Trade Promotion Authority - Frequently Asked Questions
Legislation to reauthorize Trade Promotion Authority (TPA)—sometimes called “fast track”— the Bipartisan Congressional Trade Priorities and Accountability Act of 2015 (TPA-2015), was signed into law by former President Obama on June 29, 2015 (P.L. 114-26). If the President negotiates an international trade agreement that would reduce tariff or nontariff barriers to trade in ways that require changes in U.S. law, the United States can implement the agreement only through the enactment of legislation. If the trade agreement and the process of negotiating it meet certain requirements, TPA allows Congress to consider the required implementing bill under expedited procedures, pursuant to which the bill may come to the floor without action by the leadership, and can receive a guaranteed up-or-down vote with no amendments.
US-Kenya trade negotiations: implications for the future of the US-Africa trade relationship
In February 2020, the United States and the Republic of Kenya announced the launch of negotiations to conclude a comprehensive and reciprocal free trade agreement (FTA) that would be the first of its kind between the United States and a sub-Saharan African country. The negotiations, announced by U.S. President Trump and Kenya’s President Kenyatta, marked an important development in recent U.S. engagement with Africa and, if successful, would represent the most significant innovation in U.S.-African trade relations since the enactment of the African Growth and Opportunity Act (AGOA) trade preference program in 2000. Just over one year later, an agreement has yet to be reached, presenting the Biden administration with a decision on whether to continue negotiations with Kenya. The conclusion of an FTA would undoubtedly signify an important shift in U.S. trade policy in the region. By adopting a reciprocal approach toward market access and other trade issues, the negotiation of a bilateral FTA between the United States and Kenya will have important ramifications for unilateral programs like AGOA, which was in fact intended to be a stepping-stone to a more mature U.S. trade relationship with African countries when it was developed over 20 years ago.
Brochure | Kenya-United States FTA
Information brochure on the proposed US-Kenya FTA, including trade data and negotiating principles. Double-sided A4. For printing purposes, set 'fit to page' on your printer.
The US-Kenya FTA: insights into the bilateral trade relationship and early progress on setting terms for an FTA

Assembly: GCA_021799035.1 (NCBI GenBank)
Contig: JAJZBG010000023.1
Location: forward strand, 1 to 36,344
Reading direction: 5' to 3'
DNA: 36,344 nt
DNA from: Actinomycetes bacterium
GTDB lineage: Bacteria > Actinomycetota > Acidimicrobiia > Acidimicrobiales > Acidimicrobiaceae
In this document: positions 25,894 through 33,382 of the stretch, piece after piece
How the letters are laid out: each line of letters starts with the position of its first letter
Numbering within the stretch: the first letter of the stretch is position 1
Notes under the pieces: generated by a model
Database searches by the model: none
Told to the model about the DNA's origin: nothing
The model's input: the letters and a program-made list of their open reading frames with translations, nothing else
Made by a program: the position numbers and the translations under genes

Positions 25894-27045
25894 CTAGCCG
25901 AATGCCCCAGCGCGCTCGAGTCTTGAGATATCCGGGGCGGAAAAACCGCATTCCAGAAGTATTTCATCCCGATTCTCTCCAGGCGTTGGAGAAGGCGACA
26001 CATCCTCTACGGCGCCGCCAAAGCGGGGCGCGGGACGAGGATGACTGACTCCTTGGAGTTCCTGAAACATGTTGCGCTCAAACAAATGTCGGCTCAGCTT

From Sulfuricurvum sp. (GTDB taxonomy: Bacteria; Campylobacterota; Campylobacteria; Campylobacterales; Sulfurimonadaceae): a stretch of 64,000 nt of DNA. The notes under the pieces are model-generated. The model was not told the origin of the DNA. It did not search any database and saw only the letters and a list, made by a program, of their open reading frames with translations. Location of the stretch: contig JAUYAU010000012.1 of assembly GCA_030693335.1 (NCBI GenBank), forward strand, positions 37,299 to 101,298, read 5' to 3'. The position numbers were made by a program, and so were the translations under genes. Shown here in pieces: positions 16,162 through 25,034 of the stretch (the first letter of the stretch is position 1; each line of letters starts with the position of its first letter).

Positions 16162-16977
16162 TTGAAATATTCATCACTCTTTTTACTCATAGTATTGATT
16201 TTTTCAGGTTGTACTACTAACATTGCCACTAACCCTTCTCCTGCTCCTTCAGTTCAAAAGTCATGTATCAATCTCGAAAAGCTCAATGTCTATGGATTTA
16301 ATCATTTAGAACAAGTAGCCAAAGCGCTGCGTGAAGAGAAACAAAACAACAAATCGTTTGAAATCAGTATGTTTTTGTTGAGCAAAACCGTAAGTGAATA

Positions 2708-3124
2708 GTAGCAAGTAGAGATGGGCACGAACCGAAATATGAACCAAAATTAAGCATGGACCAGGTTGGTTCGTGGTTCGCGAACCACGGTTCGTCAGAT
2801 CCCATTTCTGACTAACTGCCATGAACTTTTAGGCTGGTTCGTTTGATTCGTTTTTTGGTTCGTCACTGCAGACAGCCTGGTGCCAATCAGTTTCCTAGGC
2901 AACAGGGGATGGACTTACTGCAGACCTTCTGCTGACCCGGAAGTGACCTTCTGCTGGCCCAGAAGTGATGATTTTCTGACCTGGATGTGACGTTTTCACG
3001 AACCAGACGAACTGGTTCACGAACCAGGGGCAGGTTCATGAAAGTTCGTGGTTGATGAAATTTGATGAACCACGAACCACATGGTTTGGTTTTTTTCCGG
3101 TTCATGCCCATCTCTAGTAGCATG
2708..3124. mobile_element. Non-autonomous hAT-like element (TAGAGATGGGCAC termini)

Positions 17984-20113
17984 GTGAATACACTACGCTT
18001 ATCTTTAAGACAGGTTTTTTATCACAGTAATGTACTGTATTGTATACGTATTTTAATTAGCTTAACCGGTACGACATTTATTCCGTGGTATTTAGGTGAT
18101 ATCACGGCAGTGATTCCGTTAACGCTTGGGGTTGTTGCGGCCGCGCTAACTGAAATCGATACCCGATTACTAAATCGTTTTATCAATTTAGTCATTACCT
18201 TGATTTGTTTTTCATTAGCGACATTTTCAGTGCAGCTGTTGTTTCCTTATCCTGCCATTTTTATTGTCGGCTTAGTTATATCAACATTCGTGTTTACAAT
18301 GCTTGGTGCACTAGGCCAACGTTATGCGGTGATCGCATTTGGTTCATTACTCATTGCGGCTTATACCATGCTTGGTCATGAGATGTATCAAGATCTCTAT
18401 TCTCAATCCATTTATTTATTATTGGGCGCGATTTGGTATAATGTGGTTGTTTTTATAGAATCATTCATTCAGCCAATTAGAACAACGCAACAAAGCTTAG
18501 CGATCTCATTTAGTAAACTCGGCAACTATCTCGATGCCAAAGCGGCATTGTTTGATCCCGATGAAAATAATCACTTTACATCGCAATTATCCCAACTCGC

On 6 February 2020, US President Donald Trump announced the United States’ intention to initiate negotiations with Kenya on a bilateral Free Trade Area (FTA). This followed a meeting between President Trump and Kenyan President Uhuru Kenyatta at the White House during a state visit by Kenyatta to the US. An FTA between the US and any country would be noteworthy, but even more so when it potentially involves the first country in Sub-Saharan Africa (SSA) and only the second on the African continent after Morocco. The US-Morocco agreement entered into force in 2006 and is considered a comprehensive agreement that has seen bilateral trade between the countries grow significantly (with the US enjoying a substantial trade in goods surplus with Morocco). A Kenya-US agreement would be remarkable for many reasons, including some issues and challenges that are potentially complex in the light of other existing arrangements and dynamics. In terms of US-African trade, Kenya was ‘only’ the seventh largest source of (imported) goods by the US from Sub-Saharan Africa during 2019, by comparison accounting for less than 10% of South Africa’s exports to the US, with South Africa being the largest SSA exporter to the US. This working paper looks at the planned Kenya-US FTA mainly from the perspective of the current trade relationship, reviewing developments and growth in Kenya’s US-bound exports since 2000 when the African Growth and Opportunity Act (AGOA) began to...
US Assistance to Sub-Saharan Africa: An Overview
Overview: Congress authorizes, appropriates, and oversees U.S. assistance to sub-Saharan Africa (“Africa”), which received over a quarter of U.S. aid obligated in FY2018. Annual State Department- and U.S. Agency for International Development (USAID)-administered assistance to Africa increased more than five-fold over the past two decades, primarily due to sizable increases in global health spending and more incremental growth in economic and security assistance. State Department and USAID-administered assistance allocated to African countries from FY2019 appropriations totaled roughly $7.1 billion. This does not include considerable U.S. assistance provided to Africa via global accounts, such as emergency humanitarian aid and certain kinds of development, security, and health aid. The United States channels additional funds to Africa through multilateral bodies, such as the United Nations and World Bank.